The case resembles a 2014 indictment that accused five members of the PLA of hacking into American corporations to steal trade secrets. U.S. authorities also suspect China in the 2015 breach of the federal Office of Personnel Management and of intrusions into the Marriott hotel chain and health insurer Anthem. Such hacks “seem to deliberately cast a wide net” so that Chinese intelligence analysts can get deep insight into the lives of Americans, said Ben Buchanan, a Georgetown University scholar and author of the upcoming book “The Hacker and the State.” “This could be especially useful for counterintelligence purposes, like tracking American spies posted to Beijing,” Buchanan said.

Barr, who at an event last week warned of Beijing’s aspirations of economic dominance, said Monday the U.S. has long “witnessed China’s voracious appetite for the personal data of Americans.” “This kind of attack on American industry is of a piece with other Chinese illegal acquisitions of sensitive personal data,” Barr said. The criminal charges, which include conspiracy to commit computer fraud and conspiracy to commit economic espionage, were filed in federal court in Atlanta. Equifax last year reached a $700 million settlement over the data breach, with the bulk of the funds intended for consumers affected by it.

Equifax officials told the Government Accountability Office the company made many mistakes, including having an outdated list of computer systems administrators. The company didn’t notice the intruders targeting its databases for more than six weeks. Hackers exploited a known security vulnerability that Equifax hadn’t fixed. While company stock has recovered, Equifax’s reputation has not fully. The company was dragged in front of Congress no less than four times to explain what happened. The company is about to start paying out claims on its $700 million settlement, of which more claimants have opted in to getting a cash settlement than accept credit counseling. So many claims have been made for the cash that the lawyers suing Equifax and the Federal Trade Commission have warned claimants that the chance of getting the full cash value of the settlement was unlikely.

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Tech Companies Have Paid 114 Million Euros in Fines in Europe for Data Breaches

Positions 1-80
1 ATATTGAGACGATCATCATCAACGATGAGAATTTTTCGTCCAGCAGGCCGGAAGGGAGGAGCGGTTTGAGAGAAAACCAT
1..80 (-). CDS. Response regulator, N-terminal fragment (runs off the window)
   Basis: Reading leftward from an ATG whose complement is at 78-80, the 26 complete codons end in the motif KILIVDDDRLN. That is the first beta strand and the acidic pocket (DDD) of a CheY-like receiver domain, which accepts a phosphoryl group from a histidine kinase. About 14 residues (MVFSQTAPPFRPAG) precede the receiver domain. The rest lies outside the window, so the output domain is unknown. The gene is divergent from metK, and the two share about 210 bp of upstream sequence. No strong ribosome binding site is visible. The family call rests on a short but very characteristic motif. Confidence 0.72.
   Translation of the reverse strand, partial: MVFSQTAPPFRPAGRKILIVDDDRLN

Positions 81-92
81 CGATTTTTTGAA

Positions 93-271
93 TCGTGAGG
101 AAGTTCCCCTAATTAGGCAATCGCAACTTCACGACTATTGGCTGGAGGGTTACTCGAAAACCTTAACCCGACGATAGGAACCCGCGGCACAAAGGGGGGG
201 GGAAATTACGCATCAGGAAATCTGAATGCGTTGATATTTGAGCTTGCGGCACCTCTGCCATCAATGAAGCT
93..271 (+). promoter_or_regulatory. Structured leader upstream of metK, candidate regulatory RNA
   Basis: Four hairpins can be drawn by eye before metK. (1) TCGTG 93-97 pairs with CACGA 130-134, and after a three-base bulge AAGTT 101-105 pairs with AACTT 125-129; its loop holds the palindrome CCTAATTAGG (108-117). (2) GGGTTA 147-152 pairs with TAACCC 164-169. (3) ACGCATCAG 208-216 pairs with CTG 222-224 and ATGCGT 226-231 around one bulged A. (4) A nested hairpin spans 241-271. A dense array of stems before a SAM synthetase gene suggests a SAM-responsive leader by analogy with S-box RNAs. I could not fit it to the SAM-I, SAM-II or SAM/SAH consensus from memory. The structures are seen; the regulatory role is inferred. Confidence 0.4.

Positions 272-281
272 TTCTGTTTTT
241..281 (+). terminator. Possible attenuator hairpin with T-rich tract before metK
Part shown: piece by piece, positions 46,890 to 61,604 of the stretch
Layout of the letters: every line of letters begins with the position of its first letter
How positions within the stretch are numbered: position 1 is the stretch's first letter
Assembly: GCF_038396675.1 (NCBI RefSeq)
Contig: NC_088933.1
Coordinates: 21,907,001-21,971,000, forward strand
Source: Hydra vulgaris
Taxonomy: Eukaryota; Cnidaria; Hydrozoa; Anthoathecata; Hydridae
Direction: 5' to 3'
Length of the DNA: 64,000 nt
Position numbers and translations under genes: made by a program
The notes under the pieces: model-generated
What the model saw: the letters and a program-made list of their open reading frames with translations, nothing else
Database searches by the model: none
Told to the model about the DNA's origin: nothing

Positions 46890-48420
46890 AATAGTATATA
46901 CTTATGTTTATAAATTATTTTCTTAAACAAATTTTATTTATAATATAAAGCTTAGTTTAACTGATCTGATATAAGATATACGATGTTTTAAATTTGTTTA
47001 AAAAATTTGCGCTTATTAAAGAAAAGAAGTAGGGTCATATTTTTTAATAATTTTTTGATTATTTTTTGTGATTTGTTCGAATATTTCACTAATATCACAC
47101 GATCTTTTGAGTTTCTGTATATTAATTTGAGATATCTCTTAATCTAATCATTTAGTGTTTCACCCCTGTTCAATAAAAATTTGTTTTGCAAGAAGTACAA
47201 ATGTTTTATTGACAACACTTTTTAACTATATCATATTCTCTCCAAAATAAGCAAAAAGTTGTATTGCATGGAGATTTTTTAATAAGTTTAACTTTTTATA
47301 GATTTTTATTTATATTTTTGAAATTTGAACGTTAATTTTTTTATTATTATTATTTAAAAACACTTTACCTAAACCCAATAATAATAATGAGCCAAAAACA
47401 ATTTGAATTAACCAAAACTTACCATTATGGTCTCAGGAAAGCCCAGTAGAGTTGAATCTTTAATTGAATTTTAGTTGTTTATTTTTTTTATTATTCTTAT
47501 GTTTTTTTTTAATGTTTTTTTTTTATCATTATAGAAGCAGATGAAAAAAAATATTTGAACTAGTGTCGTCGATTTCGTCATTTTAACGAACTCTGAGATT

France has imposed the biggest single fine of 50 million euros against Google.

Tech Companies Have Paid 114 Million Euros in Fines in Europe for Data Breaches
France has imposed the biggest single fine of 50 million euros against Google.

European regulators have imposed 114 million euros ($126 million) in fines for data breaches since tougher privacy rules came into force in mid-2018, with approaches varying widely from country to country. A report by law firm DLA Piper said France has imposed the biggest single fine – of 50 million euros against Google – while the Netherlands, Britain and Germany led in terms of the number of data breach notifications. The General Data Protection Regulation was introduced in an effort to safeguard sensitive personal information and prescribes stiff penalties if companies lose control of data or process it without proper consent.

It is enforced by a patchwork of national data protection offices across the 28-member European Union, with responsibility falling disproportionately on Ireland – the ‘lead’ regulator for Silicon Valley giants that have based their European operations there, such as Facebook. The fines to date pale in comparison to multibillion-euro penalties imposed in EU anti-trust cases, but they are likely to rise over time as appeals and litigation subject the sanctions to scrutiny and create legal precedents.

In principle, regulators can impose fines of 2% or, in some cases 4%, of global turnover. In practice, they will have to judge whether such a heavy penalty would stand up in court, said DLA Piper partner Ross McKean. “It’s going to take time – the regulators are going to be wary about going to 4% because they are going to get appealed,” McKean told Reuters. “And you lose credibility as a regulator if you’re blown up on appeal.”

The largest single penalty threatened so far has been in Britain, where the regulator has proposed a fine of 183 million pounds ($239 million) against British Airways owner IAG over the theft of data of half a million customers.